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Of champions and twilight

February 5, 2008

The Border-Gavaskar trophy has been handed out and before one could say “skill-be-damned-bring-on-the-mayhem” three games of the pajama variety have concluded, one where the ‘reigning champions’ were given some lessons and two that fell prey to the age old enemy, weather. The hysterical nature of the cricket calendar means that by the end of the month, there will be a whole new set of statistics (both Win-Loss and Averages) to be dissected and commented about. The street-smart cricketer who by definition is one who has learnt the intricacies of an endorsement deal before having scored a run on a difficult pitch then will not fret over an inability to get the ball off the square for the duration of the test series or the majority of the triangular series. All he needs is a couple of well-timed innings preferably against opposition that is resting its best bowlers. The blinding but myopic glare of every media vehicle will ensure that he will still count as one of the successes of the tour.

The test series nevertheless will be long remembered by a few for being the swan-song of the most prolific wicket-keeper batsmen of all time. Adam Gilchrist remarked on the reception he got when coming out to bat in the MCG 20-20 that he now realised how Sachin Tendulkar felt everytime he went out to bat. That one of the most destructive and awe-inspiring batsmen only felt that kind of pressure that is completely independent of the match-situation itself and is purely of an externally imposed kind is a damning testimony to the kind of supplicants we, as a cricket-viewing public have been.

Just as fervently noted, and more poignant, was how this would most likely have been the last appearance down under for the run machine from India. Due to cricket’s dependence on all the variables in the mix – pitch, outfield, weather, opposition (not in any particular order), all runs scored or wickets taken are not equal. The value of a hard fought counter-attacking fifty on a difficult track in a match where the opposition comes out guns blazing is far more than a dreary innings worth three times that against an insipid track and opposition. Kumar Sangakarra, the only man within range of reaching Gilchrist’s stratospheric heights said in his column that playing in Australia is an examination of one’s cricketing abilities.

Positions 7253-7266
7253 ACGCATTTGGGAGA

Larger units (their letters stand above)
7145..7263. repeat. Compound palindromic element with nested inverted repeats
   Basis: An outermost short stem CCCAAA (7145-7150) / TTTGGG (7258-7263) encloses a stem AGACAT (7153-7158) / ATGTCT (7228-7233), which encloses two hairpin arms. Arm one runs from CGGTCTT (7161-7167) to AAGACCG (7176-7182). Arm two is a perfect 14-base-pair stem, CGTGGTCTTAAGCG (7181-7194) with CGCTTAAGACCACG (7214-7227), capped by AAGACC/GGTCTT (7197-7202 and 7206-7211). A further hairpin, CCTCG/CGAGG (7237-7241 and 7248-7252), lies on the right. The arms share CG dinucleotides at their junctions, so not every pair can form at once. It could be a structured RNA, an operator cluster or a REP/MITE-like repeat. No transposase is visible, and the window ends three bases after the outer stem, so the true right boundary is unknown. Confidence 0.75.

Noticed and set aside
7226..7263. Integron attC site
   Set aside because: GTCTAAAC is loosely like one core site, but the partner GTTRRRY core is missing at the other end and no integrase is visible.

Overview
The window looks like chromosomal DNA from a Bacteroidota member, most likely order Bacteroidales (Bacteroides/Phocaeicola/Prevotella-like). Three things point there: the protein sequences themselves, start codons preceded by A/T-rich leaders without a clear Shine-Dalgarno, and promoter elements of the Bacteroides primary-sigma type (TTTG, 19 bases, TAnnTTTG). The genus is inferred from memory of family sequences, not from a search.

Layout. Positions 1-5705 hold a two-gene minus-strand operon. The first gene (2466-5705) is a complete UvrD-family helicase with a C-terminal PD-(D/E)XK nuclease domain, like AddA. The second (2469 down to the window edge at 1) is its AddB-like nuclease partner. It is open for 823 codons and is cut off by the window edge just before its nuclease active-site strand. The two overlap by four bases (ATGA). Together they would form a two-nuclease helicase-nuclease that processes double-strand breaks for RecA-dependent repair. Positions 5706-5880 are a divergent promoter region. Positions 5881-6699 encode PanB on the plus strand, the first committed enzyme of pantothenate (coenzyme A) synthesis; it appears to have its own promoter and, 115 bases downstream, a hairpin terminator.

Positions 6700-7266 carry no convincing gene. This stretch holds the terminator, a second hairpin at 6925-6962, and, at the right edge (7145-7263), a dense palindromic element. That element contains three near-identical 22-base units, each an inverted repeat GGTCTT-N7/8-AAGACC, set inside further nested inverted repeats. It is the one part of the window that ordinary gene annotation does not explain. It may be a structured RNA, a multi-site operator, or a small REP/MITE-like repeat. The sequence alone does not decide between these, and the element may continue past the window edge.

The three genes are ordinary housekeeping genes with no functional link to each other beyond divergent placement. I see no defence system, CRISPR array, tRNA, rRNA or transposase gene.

Burning the statistics books (or hard-drives to be correct), the most watchable sights in cricket are fast bowlers steaming in on a hard-grassy track, top-class batsmen in full flight on a true pitch, lush yet quick outfields and picturesque grounds with noisy crowds that appreciate good cricket. Tendulkar playing test cricket in Australia was that irresistible combination although the odds were rarely, if ever, in his favour. One can only imagine if he had half the support from numbers 1,2 and 3 that Ricky Ponting has had. What made the contest so riveting was that the best of the opposition bowlers would be operating, exerting every sinew to get him out. Glenn Mcgrath, Jason Gillespie, Shane Warne and now Brett Lee, all have wanted the wicket of India’s #4 more than that of any other name on the list. The hostile conditions down under have seemed to bring our the best in Tendulkar – decisive footwork, crisp punched drives, definitive pulls and even the odd hook. While Australian pitches and teams will still produce quality cricket, some of the sparkle will be forever lost when Sachin Tendulkar walks off an Australian pitch for the last time.

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